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RE: MINISTERIAL INQUIRY INTO GREENFIELDS EXPLORATION - BOWLER INQUIRY (2001)

25 June 2001

Mr John Bowler
Ministerial Inquiry - Greenfields Exploration
PO Box 7606
Cloisters Square
PERTH WA 6850

Dear Mr Bowler,

RE: MINISTERIAL
INQUIRY INTO GREENFIELDS EXPLORATION - BOWLER INQUIRY

Thank you for the
opportunity to make submissions to the Ministerial Inquiry to identify
strategies to increase resource exploration in Western Australia - the
Bowler Inquiry. Enclosed is a copy of my submission which contains several
recommendations.

I acknowledge the
importance of resource exploration to the economy and community of Western
Australia and encourage the Inquiry, in its recommendations, to adopt
a sustainable development approach in promoting the further development
of resource exploration in Western Australia.

A sustainable development
approach, as it relates to human rights, is founded on the acknowledgement
and recognition of human rights principles within development strategies.
These strategies are particularly important as they relate to the recognition
and exercise of Indigenous rights within Australia, including the recognition
and protection of native title rights and interests.

In the interests
of transparency and openness, I consider it useful for matters to be widely
discussed. Accordingly, I intend to make my submission (together with
links to the Terms of Reference of the Inquiry) available on the Commission's
website.[1] If you have any queries in relation to this,
or any aspects of the submission please do not hesitate to contact Yvette
Park. Yvette's direct telephone number is (02) 9284 9785, or you can use
e-mail to yvettepark@humanrights.gov.au

Yours sincerely
Dr William Jonas AM
Aboriginal and Torres Strait Islander Social Justice Commissioner.

encl


THE ABORIGINAL
AND TORRES STRAIT ISLANDER SOCIAL JUSTICE COMMISSIONER'S SUBMISSION TO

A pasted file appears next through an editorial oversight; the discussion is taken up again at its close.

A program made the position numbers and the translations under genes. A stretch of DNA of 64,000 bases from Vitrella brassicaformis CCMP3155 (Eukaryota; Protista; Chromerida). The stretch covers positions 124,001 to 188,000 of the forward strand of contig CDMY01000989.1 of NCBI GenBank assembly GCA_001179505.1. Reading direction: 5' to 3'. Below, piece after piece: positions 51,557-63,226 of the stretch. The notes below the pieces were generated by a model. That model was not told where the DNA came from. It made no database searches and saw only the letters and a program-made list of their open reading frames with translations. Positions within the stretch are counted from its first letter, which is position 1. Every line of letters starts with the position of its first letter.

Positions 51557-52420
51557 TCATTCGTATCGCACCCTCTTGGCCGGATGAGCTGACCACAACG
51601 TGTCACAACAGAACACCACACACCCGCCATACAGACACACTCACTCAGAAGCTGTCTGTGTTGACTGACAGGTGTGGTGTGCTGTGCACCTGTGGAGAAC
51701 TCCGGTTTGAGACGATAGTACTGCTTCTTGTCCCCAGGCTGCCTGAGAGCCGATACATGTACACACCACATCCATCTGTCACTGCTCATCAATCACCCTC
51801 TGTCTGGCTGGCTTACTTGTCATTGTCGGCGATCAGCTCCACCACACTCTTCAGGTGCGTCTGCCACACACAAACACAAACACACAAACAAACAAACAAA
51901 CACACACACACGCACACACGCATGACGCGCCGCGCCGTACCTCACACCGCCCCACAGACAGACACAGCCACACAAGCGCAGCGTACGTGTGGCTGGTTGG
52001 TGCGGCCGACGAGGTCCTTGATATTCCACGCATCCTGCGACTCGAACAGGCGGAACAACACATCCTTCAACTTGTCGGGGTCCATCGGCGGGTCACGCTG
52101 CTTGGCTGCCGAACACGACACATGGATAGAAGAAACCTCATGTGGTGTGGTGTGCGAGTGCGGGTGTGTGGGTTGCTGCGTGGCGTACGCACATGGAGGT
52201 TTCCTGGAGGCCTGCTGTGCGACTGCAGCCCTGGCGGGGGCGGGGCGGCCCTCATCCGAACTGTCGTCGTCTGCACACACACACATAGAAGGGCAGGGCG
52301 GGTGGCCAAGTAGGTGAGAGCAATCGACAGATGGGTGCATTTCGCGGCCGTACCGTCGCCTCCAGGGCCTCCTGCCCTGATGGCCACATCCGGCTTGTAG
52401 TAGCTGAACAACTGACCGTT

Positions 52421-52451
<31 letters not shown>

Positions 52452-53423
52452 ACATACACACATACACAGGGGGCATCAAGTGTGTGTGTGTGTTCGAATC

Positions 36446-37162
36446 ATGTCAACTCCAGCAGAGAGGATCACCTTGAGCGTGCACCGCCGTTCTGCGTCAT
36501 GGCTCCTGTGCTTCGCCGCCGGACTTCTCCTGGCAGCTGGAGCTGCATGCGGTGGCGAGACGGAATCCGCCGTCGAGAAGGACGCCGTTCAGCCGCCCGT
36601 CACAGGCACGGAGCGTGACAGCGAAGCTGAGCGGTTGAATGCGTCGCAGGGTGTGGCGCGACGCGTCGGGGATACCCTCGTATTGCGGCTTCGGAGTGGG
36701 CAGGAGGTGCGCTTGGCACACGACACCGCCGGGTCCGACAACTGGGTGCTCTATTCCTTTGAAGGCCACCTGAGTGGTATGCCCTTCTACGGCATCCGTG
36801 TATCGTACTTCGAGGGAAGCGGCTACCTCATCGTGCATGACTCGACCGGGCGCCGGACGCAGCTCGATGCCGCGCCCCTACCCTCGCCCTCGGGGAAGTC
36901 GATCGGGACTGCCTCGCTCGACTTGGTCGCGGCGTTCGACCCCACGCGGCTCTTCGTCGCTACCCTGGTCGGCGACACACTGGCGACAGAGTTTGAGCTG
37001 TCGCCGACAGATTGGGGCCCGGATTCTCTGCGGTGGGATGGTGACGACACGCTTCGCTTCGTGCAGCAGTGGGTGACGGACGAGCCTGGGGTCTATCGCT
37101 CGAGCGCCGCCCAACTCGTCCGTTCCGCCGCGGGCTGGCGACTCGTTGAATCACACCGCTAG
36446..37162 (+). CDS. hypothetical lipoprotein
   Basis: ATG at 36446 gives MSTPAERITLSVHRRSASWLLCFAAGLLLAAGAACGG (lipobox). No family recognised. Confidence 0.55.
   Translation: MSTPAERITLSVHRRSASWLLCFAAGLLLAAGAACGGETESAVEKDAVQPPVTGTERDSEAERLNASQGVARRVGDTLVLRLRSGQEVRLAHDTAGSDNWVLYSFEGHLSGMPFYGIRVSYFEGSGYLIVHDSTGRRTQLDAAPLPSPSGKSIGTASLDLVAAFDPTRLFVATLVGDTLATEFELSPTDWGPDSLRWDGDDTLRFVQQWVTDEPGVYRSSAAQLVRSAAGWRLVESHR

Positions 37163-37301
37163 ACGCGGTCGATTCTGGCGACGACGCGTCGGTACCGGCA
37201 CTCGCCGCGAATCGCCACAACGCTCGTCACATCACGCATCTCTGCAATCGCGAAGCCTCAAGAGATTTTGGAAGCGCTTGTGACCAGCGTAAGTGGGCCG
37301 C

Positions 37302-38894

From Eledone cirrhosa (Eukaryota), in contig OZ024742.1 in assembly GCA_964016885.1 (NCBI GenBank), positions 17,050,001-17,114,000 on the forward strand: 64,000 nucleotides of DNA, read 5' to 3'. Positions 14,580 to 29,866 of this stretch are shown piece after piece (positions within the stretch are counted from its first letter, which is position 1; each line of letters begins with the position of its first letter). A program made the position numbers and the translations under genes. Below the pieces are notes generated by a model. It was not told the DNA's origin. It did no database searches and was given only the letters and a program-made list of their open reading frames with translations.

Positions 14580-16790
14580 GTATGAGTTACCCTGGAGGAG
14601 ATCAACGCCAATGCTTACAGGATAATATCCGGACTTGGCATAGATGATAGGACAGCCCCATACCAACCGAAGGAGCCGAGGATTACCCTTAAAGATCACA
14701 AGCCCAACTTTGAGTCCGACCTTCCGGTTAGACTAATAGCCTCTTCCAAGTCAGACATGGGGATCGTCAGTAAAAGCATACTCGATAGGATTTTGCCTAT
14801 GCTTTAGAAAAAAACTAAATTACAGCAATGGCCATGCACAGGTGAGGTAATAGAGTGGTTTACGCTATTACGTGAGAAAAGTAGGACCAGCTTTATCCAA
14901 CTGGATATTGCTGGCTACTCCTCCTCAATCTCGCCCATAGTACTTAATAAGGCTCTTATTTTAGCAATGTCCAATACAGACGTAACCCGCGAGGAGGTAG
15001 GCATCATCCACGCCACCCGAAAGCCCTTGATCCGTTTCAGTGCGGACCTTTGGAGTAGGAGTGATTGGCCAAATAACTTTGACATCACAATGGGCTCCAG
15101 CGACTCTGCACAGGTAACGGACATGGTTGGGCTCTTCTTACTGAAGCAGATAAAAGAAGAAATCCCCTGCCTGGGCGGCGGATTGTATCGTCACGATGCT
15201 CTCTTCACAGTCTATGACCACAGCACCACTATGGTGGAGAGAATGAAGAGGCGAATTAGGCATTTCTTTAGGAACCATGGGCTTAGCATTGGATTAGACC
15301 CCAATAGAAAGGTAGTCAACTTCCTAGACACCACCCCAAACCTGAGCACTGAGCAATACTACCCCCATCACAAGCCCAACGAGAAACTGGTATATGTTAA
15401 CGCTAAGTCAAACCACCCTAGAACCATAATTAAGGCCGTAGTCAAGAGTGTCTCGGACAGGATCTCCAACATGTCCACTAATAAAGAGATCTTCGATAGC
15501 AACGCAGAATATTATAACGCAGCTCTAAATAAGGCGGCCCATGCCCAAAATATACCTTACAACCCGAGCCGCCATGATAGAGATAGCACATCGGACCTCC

THE MINISTERIAL INQUIRY TO IDENTIFY STRATEGIES TO INCREASE RESOURCES'
EXPLORATION IN WESTERN AUSTRALIA

1.
Introduction - overview

2.
Human rights principles and sustainable development

2.1
Equality and non-discrimination
2.2 Maintenance of Indigenous culture
2.3 Effective participation
2.4 Sustainable development and MMSD

3.
Summary of earlier reports and submissions

3.1
Review of the Native Title Claim Process in Western Australia -WAND
Report
3.2 Project Development Approvals Review
3.3 Technical Taskforce on Mineral Tenements and
Land Title Applications

4.
Recent developments in the administration of native title and tenement
applications

4.1
Agreement options
4.1.1 Queensland Model ILUA
4.1.2 Victorian Native Title Protocol for Exploration
4.1.3 Northern Territory Rio Tinto Agreement

5.
Recommendations

1.
Overview - introduction

On April 26, 02 the
Western Australian Minister for State Development; Tourism and Small Business,
Clive Brown announced a ministerial inquiry (Inquiry) to identify
strategies to increase resource exploration levels or 'greenfields exploration'
in Western Australia.

The inquiry, to be
conducted by Mr John Bowler MLA, Member for Eyre will investigate reasons
for the downturn in greenfields exploration and make recommendations at
a State and Commonwealth level to promote greater exploration in Western
Australia. Within the terms of reference, national and international issues
were identified, that may have contributed to lower levels of greenfields
exploration in Western Australia. Of the national issues, 'land access
difficulties related to native title issues…' was identified for
analysis and recommendation.

The Aboriginal and
Torres Strait Islander Social Justice Commissioner (Commissioner)
has statutory functions under the Native Title Act 1993 (NTA)
to promote discussion and awareness of human rights in relation to Aboriginal
and Torres Strait Islander people, to report to the Commonwealth Government
on the enjoyment and exercise of human rights by Indigenous Australians,
and to recommend where necessary on action that should be taken to ensure
these rights are observed. [2] These submissions are
made pursuant to the Commissioner's functions.

In this capacity
the Commissioner has made submissions to a number of reviews and inquiries
conducted by or on behalf of the Western Australian government, in relation
to the administration of native title and development. We anticipate that
in examining issues relating to 'land access difficulties' and native
title that the Inquiry will take account of these reviews in developing
its recommendations. Hence, we summarise our submissions to these reviews,
provide examples of alternative strategies adopted in other states and
make recommendations based on principles of human rights and sustainable
development.

2.
Human rights principles and sustainable development

The administration
of the Western Australian government is required under domestic and international
law to operate in a manner that is consistent with human rights principles
. [3] The following human rights principles are directly
relevant to the administration of native title and mineral tenements and
should underpin any recommendations made in relation to the administration
of native title rights and interests.

2.1
The right to equality before the law - including equal protection of property
interests before the law.

This is required